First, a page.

AFS helps the world learn to live together

AFS helps the world learn to live together

As a world-class intercultural education organization and a global movement to develop and activate global citizens, AFS prepares and activates future leaders, global citizens and change-makers with essential 21st century intercultural skills to engage, lead and collaborate effectively in different cultural settings. The international exchange, study abroad and volunteer programs are supported by research-based intercultural learning journeys facilitated by trained AFS volunteers and staff.

The origins of AFS

AFS Intercultural Programs began as the American Ambulance Field Service (later changed to the “American Field Service” or AFS), a voluntary ambulance and truck operation that was organized after the outbreak of World War I. AFS participated in every major battle of World War I and World War II. By 1945, more than four thousand volunteers had served in France, North Africa, the Middle East, Italy, Germany, India and Burma, and transported more than a million casualties from battlefields, regardless of their nationality or allegiance.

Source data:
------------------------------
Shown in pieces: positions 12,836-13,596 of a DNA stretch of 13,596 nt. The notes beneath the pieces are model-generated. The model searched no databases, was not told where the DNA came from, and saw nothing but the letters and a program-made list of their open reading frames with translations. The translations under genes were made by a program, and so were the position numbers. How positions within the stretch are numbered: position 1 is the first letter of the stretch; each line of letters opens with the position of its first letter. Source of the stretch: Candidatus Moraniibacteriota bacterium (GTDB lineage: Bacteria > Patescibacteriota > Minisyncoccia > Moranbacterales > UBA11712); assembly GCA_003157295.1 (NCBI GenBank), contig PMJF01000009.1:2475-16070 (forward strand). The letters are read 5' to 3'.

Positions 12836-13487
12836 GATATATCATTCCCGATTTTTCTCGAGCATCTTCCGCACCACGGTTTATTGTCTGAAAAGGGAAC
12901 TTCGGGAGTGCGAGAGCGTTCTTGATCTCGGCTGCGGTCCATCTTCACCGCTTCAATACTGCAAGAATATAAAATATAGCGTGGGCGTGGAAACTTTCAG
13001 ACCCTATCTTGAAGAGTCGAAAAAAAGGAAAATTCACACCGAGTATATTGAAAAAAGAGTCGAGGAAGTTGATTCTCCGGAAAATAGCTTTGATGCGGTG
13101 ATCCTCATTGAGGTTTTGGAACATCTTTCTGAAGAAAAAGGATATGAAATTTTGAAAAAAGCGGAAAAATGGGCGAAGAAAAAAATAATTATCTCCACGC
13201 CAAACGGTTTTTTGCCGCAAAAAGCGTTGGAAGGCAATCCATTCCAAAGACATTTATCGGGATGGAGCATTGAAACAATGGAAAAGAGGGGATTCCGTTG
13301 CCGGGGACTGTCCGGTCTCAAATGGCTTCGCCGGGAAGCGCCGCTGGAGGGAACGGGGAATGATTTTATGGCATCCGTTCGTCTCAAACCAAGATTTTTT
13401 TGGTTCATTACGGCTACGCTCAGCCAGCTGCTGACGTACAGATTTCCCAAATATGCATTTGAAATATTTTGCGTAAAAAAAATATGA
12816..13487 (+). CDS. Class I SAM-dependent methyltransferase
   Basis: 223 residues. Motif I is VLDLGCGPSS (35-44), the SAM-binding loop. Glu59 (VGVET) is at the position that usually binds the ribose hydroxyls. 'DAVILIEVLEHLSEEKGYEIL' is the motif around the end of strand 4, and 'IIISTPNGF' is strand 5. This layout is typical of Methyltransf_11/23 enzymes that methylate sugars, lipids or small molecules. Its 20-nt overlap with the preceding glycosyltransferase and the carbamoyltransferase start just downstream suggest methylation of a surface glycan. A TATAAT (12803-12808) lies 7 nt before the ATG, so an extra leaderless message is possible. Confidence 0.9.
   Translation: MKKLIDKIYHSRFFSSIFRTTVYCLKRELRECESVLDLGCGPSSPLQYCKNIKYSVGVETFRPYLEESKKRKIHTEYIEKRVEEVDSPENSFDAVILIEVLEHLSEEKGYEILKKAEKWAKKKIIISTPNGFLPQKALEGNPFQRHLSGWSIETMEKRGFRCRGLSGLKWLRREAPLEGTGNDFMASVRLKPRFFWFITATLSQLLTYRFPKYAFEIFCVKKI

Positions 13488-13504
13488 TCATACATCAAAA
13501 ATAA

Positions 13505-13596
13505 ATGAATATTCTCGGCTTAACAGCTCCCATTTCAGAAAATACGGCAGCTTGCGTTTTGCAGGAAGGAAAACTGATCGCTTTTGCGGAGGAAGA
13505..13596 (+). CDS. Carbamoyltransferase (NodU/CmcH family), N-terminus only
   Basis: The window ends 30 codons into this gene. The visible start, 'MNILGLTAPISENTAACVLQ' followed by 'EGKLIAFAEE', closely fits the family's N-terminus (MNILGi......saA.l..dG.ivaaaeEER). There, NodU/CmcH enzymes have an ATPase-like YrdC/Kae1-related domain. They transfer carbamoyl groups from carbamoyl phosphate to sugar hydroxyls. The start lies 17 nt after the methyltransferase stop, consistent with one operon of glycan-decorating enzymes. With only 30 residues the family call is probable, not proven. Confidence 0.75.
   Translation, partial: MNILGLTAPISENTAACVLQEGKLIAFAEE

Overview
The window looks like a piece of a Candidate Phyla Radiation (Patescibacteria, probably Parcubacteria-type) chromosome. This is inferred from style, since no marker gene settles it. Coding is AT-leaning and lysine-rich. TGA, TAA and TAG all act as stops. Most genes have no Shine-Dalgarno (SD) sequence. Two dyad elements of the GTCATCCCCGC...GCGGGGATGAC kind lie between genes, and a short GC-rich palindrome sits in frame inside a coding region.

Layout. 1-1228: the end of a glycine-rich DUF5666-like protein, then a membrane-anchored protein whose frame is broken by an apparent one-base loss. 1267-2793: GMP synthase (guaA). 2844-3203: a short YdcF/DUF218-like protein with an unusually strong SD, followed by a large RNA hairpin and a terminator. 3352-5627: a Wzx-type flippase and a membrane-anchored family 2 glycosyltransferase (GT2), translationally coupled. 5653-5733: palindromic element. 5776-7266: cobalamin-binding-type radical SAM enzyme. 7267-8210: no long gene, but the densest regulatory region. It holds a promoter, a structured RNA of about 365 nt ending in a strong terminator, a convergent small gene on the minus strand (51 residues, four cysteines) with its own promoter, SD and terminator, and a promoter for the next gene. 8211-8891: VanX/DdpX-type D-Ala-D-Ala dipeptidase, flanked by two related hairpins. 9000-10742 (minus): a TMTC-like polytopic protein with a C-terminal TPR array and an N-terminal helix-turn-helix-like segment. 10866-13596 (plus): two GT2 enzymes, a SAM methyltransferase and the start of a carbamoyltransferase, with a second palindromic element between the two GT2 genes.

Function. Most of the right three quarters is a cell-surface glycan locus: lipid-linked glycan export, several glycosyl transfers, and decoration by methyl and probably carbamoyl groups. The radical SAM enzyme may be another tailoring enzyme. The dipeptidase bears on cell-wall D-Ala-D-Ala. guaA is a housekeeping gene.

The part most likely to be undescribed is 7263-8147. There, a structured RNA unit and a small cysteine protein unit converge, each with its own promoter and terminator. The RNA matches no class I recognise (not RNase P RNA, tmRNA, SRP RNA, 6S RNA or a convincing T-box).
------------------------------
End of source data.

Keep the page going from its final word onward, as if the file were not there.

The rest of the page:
Secondary school exchange programs

Following World War II, AFS ambulance operators and truck drivers from both World Wars staged a reunion in New York City to discuss the future of the organization. They succeeded in establishing a corpo- Global Commons Review 1 s Oct. 2017 s Cover s Contents s About Us 44 rate entity with by-laws and funding and, by 1947, initiated a secondary school exchange program for students who came to the U.S. from the countries of former World War combatants while sending U.S. teens to study abroad

The AFS Programs continued to diversify over the years, adding community service projects and teacher exchange programs to their traditional student exchanges, and the number of participant nations rose steadily.

AFS today

Today, AFS is a global community of more than 50 partner organizations that support intercultural learning, principally through exchange programs. Every year, AFS impacts the lives of more than 300,000 people all over the world. More than 12,000 people participate in its programs, close to 44,000 serve as volunteers and nearly 900 staff personnel are components of the AFS network.

What AFS stands for